A favourite target for accusations of VS is those calling on the government to house refugees or asylum seekers, with comments such as; "Well, how many refugees do you have in your home?" To many people it’s obvious that letting Syrian refugees in to Britain is a bad idea, because if even a few of them are terrorists then we’re endangering our own people's lives. Thus people who maintain this view are themselves engaged in VS about how much how much more they care about British lives and what good citizens they are.

The problem is that the vast majority of people with such beliefs would avoid having to pay more taxes to support the very fellow Brits they seem enamoured with. The sum total of their interest in British culture, which they're always banging on about, can be best summarised as Wetherspoons, football, protecting statues of people they've never heard of and killing wild animals.

Greta Thunberg - always a favourite for the accusation of VS. Those who refuse to engage with the fact that the planet is on the verge of cooking itself to death are desperate to identify some tiny chink in her armour and will not be happy unless she's living in a cave - and likely not even then. They whine about not wanting to be lectured to by VS hypocrites, when what they actually want is not to be reminded of their own Vice Signalling. Like All Lives Matter, accusing someone of VS is a disingenuous and cack-handed attempt to shut down debate over a genuine issue and deflect criticism of the accuser.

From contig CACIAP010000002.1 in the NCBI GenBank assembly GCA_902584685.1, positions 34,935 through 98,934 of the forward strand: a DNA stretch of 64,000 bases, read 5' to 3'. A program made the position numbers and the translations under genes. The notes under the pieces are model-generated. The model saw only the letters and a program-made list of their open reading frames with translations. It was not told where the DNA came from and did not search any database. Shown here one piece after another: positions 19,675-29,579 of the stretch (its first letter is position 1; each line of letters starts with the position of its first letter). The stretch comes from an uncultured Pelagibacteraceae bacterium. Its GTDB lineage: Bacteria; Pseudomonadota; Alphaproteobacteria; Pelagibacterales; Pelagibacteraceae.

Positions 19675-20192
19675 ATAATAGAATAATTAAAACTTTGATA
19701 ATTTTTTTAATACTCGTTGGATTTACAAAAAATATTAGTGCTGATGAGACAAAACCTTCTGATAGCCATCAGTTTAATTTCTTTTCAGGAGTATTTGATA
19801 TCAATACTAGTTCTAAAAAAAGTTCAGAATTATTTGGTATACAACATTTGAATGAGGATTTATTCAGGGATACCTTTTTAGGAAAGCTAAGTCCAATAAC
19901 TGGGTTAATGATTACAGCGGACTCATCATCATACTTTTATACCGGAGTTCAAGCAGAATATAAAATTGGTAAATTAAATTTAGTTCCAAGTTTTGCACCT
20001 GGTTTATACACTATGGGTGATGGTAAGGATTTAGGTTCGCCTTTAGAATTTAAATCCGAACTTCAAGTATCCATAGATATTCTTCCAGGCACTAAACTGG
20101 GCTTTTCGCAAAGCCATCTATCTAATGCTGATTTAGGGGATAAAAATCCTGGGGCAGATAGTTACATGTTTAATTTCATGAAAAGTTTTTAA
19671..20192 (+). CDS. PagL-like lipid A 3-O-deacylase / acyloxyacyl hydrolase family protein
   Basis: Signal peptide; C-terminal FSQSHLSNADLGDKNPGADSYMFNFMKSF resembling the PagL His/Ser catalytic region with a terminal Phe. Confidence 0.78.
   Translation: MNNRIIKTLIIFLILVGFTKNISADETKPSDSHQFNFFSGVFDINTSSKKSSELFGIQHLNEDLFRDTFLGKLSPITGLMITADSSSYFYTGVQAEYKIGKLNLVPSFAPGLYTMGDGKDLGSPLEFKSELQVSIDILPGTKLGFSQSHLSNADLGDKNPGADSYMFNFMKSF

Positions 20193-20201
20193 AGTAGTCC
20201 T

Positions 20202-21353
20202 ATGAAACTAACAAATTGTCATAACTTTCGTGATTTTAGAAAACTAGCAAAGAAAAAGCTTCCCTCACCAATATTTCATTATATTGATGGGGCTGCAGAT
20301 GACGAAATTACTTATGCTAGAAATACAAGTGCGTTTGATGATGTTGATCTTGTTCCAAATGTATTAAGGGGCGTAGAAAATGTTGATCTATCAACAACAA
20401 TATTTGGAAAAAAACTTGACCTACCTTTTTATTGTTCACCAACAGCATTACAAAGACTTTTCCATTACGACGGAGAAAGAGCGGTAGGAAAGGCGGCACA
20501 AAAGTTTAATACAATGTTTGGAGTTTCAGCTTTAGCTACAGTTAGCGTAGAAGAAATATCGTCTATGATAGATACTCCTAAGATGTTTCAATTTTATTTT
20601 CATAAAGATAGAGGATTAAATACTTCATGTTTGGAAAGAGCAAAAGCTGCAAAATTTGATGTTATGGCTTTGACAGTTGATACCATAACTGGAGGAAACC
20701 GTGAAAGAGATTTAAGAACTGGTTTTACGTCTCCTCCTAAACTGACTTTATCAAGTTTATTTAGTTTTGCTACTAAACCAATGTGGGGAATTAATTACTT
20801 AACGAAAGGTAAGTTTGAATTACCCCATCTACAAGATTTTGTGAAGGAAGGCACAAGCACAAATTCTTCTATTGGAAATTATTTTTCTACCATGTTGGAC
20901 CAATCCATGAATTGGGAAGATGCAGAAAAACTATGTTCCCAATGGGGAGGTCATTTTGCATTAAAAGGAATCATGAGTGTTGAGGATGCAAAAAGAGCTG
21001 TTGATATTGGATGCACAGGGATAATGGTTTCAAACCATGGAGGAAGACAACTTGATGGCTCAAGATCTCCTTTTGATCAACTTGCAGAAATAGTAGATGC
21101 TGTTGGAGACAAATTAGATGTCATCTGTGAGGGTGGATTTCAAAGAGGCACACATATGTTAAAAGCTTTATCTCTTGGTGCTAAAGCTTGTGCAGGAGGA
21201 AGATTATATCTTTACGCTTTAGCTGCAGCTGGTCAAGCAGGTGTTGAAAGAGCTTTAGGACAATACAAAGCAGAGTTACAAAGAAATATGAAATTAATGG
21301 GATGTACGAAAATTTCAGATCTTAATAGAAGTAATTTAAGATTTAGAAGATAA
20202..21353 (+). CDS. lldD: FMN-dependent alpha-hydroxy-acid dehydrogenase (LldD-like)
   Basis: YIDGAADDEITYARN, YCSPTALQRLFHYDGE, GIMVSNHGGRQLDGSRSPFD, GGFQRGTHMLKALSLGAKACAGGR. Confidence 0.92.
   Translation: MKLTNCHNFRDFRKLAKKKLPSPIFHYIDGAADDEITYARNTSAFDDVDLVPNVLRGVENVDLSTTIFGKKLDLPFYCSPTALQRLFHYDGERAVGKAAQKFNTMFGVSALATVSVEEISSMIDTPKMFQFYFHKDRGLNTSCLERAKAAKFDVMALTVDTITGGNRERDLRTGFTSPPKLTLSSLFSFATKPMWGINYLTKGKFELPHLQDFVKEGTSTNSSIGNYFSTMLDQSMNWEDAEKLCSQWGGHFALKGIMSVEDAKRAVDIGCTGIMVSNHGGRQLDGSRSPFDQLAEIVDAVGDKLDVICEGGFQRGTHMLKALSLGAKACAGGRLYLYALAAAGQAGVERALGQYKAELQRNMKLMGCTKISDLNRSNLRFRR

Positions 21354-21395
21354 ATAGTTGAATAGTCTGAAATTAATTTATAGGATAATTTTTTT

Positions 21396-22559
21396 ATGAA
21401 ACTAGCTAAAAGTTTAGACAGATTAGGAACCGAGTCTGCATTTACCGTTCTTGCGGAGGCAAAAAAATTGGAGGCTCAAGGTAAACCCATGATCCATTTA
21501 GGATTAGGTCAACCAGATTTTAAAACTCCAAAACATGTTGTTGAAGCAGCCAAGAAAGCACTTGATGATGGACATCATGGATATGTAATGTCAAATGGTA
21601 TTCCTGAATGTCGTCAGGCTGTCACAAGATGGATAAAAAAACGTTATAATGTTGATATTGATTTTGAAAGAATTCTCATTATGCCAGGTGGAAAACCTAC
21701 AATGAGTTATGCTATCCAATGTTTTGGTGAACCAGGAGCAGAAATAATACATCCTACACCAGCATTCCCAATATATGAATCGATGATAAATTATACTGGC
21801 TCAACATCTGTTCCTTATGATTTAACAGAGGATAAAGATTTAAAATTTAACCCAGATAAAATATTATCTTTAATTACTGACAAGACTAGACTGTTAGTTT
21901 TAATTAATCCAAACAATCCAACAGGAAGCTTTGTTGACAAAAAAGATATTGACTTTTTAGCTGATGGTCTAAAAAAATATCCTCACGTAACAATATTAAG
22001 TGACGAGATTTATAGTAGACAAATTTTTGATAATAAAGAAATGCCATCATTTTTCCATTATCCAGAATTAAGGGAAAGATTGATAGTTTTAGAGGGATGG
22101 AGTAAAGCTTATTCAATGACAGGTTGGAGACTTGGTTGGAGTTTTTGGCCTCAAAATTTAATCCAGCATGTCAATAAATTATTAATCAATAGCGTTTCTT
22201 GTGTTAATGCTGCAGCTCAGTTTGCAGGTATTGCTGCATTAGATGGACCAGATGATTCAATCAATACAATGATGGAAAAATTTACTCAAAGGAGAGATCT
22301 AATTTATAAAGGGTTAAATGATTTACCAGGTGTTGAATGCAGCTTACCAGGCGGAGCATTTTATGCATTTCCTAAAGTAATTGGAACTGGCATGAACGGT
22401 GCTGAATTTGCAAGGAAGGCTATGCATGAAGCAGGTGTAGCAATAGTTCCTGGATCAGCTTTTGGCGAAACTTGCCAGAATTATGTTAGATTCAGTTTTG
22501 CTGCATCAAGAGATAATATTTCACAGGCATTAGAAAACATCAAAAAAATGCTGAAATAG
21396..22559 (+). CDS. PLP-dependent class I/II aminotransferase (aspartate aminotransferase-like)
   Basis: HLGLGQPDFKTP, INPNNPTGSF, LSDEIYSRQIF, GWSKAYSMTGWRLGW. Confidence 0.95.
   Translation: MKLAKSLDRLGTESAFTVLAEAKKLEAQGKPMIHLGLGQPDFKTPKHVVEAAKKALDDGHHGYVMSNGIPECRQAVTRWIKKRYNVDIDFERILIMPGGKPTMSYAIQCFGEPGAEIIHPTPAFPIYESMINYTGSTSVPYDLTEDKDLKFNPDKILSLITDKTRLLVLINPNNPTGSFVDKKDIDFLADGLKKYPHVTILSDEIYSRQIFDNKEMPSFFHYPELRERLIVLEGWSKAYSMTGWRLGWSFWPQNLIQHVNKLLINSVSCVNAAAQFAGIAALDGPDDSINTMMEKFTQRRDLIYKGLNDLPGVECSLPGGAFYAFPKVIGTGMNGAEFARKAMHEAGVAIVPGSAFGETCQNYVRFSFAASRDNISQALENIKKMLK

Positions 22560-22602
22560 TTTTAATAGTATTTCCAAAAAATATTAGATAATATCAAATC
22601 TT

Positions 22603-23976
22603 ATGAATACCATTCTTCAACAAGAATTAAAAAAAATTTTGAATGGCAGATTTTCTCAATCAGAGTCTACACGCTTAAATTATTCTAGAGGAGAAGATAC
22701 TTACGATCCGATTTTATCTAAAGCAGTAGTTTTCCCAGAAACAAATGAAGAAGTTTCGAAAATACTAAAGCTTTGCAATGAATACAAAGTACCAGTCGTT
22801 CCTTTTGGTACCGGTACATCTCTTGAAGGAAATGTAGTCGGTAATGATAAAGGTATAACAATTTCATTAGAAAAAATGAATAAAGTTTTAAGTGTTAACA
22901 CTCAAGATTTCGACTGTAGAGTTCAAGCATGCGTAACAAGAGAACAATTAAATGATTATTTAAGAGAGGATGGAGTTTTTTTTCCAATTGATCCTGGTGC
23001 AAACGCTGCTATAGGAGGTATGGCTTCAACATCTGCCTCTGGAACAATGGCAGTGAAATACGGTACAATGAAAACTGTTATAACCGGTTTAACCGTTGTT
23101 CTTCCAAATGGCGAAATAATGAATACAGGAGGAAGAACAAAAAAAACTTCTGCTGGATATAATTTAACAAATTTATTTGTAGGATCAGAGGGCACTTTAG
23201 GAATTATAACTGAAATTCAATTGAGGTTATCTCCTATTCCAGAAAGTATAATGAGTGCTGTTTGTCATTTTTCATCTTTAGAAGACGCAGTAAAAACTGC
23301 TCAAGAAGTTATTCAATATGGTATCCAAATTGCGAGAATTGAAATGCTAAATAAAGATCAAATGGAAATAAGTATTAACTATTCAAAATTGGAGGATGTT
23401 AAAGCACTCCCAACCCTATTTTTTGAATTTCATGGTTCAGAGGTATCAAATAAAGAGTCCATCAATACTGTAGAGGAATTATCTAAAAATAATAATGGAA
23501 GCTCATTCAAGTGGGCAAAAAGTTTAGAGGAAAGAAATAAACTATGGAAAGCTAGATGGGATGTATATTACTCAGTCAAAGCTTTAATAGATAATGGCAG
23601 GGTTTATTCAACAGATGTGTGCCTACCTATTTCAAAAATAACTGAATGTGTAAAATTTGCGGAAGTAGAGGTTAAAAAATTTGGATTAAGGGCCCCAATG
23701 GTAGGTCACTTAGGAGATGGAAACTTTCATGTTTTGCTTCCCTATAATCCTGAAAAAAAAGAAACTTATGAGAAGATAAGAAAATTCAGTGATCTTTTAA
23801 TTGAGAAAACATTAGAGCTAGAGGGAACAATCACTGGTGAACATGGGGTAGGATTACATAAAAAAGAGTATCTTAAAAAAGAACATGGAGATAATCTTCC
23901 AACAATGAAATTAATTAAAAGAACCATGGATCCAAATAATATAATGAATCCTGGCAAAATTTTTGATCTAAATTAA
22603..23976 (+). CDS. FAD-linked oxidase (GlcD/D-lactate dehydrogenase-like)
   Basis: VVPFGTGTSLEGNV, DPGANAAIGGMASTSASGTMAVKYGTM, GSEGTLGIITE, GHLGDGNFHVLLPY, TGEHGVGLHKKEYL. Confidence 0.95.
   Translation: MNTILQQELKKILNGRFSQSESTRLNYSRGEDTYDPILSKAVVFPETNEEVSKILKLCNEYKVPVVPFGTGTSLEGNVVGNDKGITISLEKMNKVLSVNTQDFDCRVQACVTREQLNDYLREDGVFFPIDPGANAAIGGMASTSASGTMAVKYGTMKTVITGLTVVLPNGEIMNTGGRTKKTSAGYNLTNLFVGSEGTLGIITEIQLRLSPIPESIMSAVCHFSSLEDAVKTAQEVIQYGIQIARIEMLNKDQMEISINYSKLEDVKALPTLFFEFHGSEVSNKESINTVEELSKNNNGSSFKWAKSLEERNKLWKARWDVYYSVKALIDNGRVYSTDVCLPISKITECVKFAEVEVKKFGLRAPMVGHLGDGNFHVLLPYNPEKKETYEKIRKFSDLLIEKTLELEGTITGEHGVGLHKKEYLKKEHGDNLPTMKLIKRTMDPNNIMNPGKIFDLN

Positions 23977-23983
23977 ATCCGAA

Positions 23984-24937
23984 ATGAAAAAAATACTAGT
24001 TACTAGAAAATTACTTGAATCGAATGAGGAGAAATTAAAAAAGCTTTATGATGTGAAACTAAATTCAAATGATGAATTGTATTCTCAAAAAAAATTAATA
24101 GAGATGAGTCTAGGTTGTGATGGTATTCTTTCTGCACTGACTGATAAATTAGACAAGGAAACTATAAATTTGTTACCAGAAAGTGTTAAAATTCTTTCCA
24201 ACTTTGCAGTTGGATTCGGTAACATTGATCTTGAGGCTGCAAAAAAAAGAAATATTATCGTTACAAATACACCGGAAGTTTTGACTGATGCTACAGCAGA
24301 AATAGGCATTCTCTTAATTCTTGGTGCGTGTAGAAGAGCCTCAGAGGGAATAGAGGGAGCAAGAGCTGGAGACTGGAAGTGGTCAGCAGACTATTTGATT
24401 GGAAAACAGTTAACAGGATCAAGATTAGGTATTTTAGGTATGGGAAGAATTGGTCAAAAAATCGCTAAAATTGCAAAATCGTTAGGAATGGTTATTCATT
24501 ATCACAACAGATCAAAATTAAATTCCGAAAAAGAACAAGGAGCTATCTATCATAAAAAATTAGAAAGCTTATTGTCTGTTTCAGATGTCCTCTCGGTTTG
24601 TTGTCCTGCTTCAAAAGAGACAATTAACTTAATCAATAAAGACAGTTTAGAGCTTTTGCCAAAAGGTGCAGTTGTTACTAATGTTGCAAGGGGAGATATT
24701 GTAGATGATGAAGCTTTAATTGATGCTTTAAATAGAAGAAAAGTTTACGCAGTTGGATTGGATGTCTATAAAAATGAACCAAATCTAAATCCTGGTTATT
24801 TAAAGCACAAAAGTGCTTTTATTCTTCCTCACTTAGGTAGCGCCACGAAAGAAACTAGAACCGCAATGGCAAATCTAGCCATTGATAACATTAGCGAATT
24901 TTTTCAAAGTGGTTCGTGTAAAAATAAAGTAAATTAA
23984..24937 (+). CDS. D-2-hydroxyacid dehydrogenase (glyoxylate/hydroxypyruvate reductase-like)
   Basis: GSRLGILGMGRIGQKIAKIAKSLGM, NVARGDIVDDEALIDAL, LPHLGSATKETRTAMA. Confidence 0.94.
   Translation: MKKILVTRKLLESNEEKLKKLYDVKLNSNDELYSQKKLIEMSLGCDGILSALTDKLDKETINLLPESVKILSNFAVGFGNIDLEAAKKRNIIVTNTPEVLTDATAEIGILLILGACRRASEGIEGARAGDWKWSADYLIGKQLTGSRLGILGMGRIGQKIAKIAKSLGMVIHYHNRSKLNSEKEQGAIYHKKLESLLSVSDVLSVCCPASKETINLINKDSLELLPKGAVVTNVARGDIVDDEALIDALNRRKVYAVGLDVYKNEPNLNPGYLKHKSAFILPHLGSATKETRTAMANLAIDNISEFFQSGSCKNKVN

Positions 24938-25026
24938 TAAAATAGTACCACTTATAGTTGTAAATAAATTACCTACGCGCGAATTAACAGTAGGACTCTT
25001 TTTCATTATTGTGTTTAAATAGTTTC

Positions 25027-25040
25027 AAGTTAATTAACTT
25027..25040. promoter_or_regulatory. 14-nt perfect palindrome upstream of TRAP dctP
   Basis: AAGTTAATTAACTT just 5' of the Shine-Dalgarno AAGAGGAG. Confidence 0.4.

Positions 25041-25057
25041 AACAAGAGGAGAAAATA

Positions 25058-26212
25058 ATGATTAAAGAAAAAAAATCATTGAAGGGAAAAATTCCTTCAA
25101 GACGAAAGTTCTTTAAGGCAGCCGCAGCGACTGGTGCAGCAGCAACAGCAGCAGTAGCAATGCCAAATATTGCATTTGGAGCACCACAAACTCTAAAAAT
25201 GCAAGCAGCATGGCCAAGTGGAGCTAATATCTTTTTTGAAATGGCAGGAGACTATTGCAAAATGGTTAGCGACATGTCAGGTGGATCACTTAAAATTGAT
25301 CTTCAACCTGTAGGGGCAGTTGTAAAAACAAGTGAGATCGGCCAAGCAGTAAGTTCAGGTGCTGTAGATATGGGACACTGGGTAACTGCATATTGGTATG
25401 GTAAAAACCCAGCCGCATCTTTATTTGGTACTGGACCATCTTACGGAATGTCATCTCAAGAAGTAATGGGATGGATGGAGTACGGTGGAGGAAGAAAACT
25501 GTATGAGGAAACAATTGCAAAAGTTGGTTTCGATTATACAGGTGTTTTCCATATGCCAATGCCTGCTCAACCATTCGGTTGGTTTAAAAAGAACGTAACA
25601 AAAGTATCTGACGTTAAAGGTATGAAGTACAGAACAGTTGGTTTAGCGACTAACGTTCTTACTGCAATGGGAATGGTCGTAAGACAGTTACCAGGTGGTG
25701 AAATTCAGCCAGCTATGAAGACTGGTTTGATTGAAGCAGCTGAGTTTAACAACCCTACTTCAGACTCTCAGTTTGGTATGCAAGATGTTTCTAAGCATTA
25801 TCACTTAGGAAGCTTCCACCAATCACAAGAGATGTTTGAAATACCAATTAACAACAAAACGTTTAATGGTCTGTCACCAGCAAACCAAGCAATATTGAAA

As well as being rude and stupid, accusing someone of VS encourages you to not interrogate your own beliefs and gives you a mental shortcut to dogmatism. What some see as VS is merely others having empathy and compassion. All great religious figures of the past are open to accusations of VS - Jesus was a superb exponent of VS in the eyes of those who bandy the term about.

Monday, 29 June 2020

Round 2

Overheard watching Muse on Glasto reruns:

Chairman: "Matthew Bellamy's dad was a drummer with the Tornadoes. Telstar."

Hay: "Joe Meek produced Telstar - difficult man to live with, apparently."

Chairman: "A bit like me then."

Hay: "He was a perfectionist."

Chairman: "Not like me then..."

I polished the bell I got with some car bodywork rubbing compound and it came up a treat.

The clapper is steel and a tad corroded, so I thought I'd remove it and give it a wire brushing. Looking into the bell, it's not immediately obvious how the clapper is removed, so I looked on YouTube to see if there were any hints. I was most surprised at the result.

All I got was testicular torsion. Not me personally, you understand, it was simply that all the results of a search on "removing bell clapper" produced that result.

Further research produced this; "Bell Clapper Deformity of Scrotum. Failure of normal posterior anchoring of the gubernaculum, epididymis and testis is called a bell clapper deformity because it leaves the testis free to swing and rotate within the tunica vaginalis of the scrotum much like the gong (clapper) inside of a bell."

I guess you know you have it when you go BONG when you walk...

Sunday, 28 June 2020

Round One

Our dear friends Pete and Jo called round yesterday and gave me this.

It's a bell from a speed skating club, but exactly why it was destined for the tip is beyond me - it's worth a small fortune in scrap brass alone.

It's obviously an old ship's bell, and a very nice one too. Later today I'll put my polisher to it with some rubbing compound. It has a small, professional repair mark on it, but that merely adds to its looks.

There is an inscription on it, as follows:

I have just the right position for it on the house.

Saturday, 27 June 2020

Non-Workout Workout.

I want to conduct an experiment.